An unpublished opinion of the North Carolina Court of Appeals does not constitute controlling legal authority. Citation is disfavored, but may be permitted in accordance with the provisions of Rule 30(e)(3) of the North Carolina Rules of Appellate Proced ure.

NO. COA04-121


Filed: 15 March 2005


v .                         Wake County
                            No. 01 CVD 3218

    Appeal by defendant from judgment entered 7 July 2003 by Judge Jane P. Gray in Wake County District Court. Heard in the Court of Appeals 22 September 2004.

    David E. Holm and John Schifano for plaintiffs-appellees.

    Broughton, Wilkins, Sugg & Thompson, P.L.L.C., by Benjamin E. Thompson III, for defendant-appellant.

    GEER, Judge.

    Defendant appeals from the trial court's award of attorneys' fees to plaintiffs under N.C. Gen. Stat. § 6-21.1 (2003). Because the trial court's decision complies with Washington v. Horton, 132 N.C. App. 347, 513 S.E.2d 331 (1999), and defendant has failed to demonstrate that the trial court abused its discretion in awarding fees, we affirm.

    Plaintiffs Mary Gilchrist, Samantha Parham, and Dorothinia Taylor were injured on 8 August 2000 when their Ford Explorer was struck in the rear by a truck driven by defendant Richard French. On 16 March 2001, plaintiffs' attorney Charles M. Putterman filed an action on behalf of all three women in Wake County District Court, seeking damages in an amount not to exceed $10,000.00 for each plaintiff.
    On 14 May 2001, defendant served offers of judgment, offering Gilchrist $4,380.00, Parham $3,342.00, and Taylor $1,530.00. On the same day, defendant also requested, pursuant to N.C.R. Civ. P. 8(a)(2), a statement of the monetary relief sought by each plaintiff. In their responses, Gilchrist requested $15,000.00, Parham $12,000.00, and Taylor $3,500.00. The action was referred to arbitration and on 16 August 2001, the arbitrator awarded Gilchrist $7,721.79, Parham $5,585.34, and Taylor $3,533.52. On 29 August 2001, defendant requested trial de novo.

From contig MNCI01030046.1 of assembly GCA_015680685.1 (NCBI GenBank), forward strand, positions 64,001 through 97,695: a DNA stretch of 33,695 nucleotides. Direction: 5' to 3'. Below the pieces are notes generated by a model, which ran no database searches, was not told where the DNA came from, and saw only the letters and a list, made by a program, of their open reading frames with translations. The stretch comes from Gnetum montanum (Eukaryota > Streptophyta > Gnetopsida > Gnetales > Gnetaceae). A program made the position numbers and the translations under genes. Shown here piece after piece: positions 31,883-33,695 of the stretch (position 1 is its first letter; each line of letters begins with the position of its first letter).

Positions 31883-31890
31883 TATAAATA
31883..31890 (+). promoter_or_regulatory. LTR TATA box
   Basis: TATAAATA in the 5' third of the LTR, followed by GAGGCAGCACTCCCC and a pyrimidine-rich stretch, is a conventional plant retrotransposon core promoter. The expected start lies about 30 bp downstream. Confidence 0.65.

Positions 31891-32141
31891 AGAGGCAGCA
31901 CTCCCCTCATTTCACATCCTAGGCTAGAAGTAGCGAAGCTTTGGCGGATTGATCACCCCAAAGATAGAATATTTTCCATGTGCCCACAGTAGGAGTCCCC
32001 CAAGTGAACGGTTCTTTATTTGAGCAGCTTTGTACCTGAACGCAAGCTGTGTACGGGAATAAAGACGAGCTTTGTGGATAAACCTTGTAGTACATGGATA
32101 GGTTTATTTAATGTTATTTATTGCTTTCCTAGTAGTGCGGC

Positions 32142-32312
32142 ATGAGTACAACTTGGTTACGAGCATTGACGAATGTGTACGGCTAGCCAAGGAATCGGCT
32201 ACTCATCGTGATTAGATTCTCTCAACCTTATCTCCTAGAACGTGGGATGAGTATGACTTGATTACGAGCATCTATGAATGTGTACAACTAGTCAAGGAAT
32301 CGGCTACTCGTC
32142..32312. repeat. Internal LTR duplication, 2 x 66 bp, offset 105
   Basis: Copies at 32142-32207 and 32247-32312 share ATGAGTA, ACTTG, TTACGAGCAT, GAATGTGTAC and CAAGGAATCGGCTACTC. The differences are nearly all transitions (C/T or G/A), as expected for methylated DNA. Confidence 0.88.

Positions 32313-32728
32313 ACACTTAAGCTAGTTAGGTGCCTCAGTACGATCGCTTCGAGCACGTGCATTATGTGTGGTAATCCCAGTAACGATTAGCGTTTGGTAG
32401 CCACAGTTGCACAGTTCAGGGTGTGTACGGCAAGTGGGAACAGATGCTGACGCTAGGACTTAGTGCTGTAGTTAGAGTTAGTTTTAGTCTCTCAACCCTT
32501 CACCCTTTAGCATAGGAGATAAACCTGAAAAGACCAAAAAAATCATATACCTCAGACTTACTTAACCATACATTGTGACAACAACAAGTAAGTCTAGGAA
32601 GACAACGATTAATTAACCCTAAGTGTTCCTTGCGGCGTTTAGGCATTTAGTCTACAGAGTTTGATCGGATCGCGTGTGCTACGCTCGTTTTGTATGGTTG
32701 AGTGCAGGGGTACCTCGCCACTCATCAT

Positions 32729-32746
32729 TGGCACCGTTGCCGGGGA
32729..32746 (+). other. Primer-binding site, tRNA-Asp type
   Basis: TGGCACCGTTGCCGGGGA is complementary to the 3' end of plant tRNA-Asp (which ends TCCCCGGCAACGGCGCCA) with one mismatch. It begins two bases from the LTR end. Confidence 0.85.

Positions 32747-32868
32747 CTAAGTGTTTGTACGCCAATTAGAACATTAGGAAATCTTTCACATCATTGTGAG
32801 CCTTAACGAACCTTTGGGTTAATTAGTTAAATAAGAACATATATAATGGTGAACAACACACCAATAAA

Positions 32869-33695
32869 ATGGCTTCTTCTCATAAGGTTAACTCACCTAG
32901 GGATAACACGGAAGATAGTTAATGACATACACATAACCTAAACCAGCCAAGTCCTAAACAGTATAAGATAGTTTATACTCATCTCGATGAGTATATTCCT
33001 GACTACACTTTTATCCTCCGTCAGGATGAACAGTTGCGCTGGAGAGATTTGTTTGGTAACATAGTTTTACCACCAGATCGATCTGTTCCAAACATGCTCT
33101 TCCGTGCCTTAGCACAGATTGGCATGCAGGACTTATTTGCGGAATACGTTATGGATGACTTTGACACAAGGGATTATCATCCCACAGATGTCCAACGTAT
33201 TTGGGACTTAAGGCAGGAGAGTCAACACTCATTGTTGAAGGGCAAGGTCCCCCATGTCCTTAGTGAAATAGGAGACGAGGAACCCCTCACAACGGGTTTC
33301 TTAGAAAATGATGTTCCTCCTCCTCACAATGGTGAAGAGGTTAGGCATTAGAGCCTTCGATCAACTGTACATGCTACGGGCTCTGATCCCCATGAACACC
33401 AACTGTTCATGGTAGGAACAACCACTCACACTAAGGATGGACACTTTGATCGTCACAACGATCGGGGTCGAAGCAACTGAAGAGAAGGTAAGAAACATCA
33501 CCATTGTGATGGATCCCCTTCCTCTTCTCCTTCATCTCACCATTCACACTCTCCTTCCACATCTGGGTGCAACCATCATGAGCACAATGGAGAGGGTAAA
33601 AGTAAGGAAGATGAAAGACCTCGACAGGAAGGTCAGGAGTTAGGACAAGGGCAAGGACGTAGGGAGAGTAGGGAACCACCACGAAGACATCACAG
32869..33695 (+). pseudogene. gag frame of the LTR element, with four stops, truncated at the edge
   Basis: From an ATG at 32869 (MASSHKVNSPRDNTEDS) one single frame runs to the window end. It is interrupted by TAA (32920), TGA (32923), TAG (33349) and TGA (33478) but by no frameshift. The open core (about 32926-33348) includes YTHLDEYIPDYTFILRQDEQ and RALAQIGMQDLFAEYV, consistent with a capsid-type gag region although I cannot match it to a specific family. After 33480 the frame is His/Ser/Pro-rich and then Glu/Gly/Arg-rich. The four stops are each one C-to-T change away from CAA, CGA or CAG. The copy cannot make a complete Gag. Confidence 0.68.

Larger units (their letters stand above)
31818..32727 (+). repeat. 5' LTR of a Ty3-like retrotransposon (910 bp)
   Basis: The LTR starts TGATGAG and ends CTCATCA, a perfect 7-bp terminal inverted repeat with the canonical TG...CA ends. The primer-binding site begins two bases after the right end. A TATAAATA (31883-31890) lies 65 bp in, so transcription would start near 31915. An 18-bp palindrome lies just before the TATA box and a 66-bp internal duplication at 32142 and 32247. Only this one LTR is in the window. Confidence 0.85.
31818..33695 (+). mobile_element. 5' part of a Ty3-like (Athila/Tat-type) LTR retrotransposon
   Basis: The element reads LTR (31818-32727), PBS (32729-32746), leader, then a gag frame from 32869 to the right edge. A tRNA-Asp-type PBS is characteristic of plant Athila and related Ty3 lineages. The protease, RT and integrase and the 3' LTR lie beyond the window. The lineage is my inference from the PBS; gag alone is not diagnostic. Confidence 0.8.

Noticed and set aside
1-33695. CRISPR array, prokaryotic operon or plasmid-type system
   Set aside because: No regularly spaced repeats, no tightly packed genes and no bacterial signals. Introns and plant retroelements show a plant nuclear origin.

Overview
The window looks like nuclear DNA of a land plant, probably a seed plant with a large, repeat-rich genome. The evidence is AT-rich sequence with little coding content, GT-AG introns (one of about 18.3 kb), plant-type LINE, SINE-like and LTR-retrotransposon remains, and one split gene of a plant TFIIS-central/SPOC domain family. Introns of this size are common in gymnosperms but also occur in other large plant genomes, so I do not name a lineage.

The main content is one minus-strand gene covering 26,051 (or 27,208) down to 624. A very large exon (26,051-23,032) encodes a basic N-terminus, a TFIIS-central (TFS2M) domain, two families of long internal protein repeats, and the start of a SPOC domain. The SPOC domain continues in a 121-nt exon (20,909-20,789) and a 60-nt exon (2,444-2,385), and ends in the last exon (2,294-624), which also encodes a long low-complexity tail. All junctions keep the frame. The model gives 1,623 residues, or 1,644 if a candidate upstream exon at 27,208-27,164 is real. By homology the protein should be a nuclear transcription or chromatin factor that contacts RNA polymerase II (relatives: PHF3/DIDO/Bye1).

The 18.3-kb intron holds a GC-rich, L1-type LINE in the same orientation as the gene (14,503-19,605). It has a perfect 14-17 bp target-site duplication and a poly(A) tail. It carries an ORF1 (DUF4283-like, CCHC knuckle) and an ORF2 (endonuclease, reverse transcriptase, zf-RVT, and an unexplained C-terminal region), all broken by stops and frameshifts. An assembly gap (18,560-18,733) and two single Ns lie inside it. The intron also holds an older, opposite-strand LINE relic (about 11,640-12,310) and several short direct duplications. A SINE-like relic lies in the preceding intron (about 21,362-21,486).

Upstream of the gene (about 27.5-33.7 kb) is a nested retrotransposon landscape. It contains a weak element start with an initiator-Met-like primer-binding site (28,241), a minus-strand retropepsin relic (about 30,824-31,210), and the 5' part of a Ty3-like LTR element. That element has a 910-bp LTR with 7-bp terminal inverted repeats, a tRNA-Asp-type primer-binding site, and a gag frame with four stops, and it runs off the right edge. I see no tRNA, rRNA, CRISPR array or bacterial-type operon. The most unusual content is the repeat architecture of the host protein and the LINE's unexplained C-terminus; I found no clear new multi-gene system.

On 30 November 2001, the district court allowed Putterman to withdraw as counsel for plaintiffs. John P. Schifano filed a notice of appearance on plaintiffs' behalf on 1 March 2002. In November 2002, defendant's attorney contacted Schifano and orally renewed his original offers of judgment. Plaintiffs again rejected the offers.    Schifano withdrew as counsel in December 2002. Attorney David E. Holm subsequently filed notices of appearance on behalf of each plaintiff. Schifano returned to assist in the trial approximately ten days before trial in April 2003.
    On 2 April 2003, plaintiffs made an offer to settle their claims, seeking $10,000.00 for Gilchrist, $3,342.00 for Parham, and $3,000.00 for Taylor. Defendant responded the following day by offering $4,500.00 to Gilchrist, $3,100.00 to Parham, and $1,600.00 to Taylor. Defendant subsequently increased its offer to Gilchrist to $4,900.00 after receiving additional medical information. Defendant's settlement offer was an "all or none" offer, requiring that all plaintiffs accept the settlement.
    When the parties were unable to agree on a settlement, the action proceeded to trial. The jury returned a verdict awarding the following amounts: $1,541.00 to Gilchrist, $956.00 to Parham, and $823.00 to Taylor. Following the jury verdict, plaintiffs moved for an award of attorneys' fees under N.C. Gen. Stat. § 6- 21.1. Specifically, they sought $5,651.23 in time and expenses for Holm's representation, $2,737.00 in time and expenses for Schifano's representation, and $3,088.28 in time and expenses for Putterman's representation. Included in Holm's expenses was an expert witness fee of $1,211.23.     On 7 July 2003, District Court Judge Jane P. Gray entered judgment in accordance with the jury verdict. The court also concluded that plaintiffs were entitled pursuant to N.C. Gen. Stat. § 6-21.1 to recover attorneys' fees in a total amount of $5,000.00 and an expert witness fee in the amount of $1,200.00. Defendant has appealed from the award of attorneys' fees.